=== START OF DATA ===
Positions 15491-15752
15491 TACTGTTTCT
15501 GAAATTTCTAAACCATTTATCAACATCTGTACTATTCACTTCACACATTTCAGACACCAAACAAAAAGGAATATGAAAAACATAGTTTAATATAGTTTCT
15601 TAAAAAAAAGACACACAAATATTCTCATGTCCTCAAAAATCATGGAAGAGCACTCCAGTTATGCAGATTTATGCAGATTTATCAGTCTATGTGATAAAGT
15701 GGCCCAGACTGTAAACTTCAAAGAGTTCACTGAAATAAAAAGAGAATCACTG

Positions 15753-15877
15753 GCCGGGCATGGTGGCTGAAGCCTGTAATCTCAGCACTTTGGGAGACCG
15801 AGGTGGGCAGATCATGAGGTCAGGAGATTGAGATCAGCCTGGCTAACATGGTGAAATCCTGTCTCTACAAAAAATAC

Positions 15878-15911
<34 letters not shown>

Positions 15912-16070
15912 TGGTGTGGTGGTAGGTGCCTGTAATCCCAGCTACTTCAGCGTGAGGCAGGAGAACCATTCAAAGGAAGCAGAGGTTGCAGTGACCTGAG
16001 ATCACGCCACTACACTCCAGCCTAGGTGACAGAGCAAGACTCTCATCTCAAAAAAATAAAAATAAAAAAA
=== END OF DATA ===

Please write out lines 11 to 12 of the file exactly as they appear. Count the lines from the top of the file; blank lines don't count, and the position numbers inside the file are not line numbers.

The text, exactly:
Positions 15912-16070
15912 TGGTGTGGTGGTAGGTGCCTGTAATCCCAGCTACTTCAGCGTGAGGCAGGAGAACCATTCAAAGGAAGCAGAGGTTGCAGTGACCTGAG